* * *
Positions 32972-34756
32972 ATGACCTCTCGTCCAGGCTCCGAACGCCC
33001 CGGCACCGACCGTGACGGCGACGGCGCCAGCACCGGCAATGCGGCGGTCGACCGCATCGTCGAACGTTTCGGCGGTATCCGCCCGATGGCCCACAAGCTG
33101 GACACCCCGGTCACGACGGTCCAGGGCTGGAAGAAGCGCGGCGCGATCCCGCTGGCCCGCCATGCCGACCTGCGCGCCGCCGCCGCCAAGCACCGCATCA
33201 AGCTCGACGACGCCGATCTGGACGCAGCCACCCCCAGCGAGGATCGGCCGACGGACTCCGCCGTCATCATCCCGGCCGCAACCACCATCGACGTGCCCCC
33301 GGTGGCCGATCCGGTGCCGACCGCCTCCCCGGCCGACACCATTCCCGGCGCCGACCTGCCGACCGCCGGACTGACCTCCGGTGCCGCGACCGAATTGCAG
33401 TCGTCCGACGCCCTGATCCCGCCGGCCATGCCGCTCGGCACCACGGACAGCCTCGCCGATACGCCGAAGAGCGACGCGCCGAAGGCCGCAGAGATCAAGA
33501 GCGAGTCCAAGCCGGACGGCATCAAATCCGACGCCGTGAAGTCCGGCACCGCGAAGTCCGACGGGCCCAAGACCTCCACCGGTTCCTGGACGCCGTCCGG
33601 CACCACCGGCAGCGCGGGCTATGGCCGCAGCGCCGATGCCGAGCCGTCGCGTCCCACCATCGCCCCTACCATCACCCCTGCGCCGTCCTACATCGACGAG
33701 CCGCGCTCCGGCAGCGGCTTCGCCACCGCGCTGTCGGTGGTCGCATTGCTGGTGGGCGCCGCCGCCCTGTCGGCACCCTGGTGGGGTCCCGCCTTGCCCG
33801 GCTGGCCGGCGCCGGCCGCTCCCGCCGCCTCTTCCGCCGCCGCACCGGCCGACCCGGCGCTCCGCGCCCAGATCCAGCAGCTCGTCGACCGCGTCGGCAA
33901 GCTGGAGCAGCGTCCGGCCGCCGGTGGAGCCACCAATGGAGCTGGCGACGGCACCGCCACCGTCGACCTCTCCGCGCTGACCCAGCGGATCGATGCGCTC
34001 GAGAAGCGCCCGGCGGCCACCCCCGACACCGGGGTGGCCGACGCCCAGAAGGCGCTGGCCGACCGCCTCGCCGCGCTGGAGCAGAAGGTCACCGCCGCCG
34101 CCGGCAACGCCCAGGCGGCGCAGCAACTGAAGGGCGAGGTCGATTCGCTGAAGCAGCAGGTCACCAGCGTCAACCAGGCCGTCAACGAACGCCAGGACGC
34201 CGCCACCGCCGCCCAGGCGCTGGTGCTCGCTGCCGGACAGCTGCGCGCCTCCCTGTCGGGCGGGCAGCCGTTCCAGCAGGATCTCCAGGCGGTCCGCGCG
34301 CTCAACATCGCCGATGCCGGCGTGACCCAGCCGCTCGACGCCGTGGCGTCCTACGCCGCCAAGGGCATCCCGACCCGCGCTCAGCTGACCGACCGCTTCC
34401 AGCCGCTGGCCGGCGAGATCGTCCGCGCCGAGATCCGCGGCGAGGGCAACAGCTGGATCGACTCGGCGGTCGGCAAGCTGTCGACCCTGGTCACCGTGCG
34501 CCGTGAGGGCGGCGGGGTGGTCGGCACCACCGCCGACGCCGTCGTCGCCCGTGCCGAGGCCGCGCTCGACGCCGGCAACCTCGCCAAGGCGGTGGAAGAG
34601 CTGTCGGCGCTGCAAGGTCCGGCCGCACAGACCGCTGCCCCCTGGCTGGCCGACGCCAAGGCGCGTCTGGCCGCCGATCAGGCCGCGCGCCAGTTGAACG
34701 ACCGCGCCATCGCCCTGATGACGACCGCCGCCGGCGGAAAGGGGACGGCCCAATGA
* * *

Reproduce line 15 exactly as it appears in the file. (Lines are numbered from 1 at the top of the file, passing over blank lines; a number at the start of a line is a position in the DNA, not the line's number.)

34201 CGCCACCGCCGCCCAGGCGCTGGTGCTCGCTGCCGGACAGCTGCGCGCCTCCCTGTCGGGCGGGCAGCCGTTCCAGCAGGATCTCCAGGCGGTCCGCGCG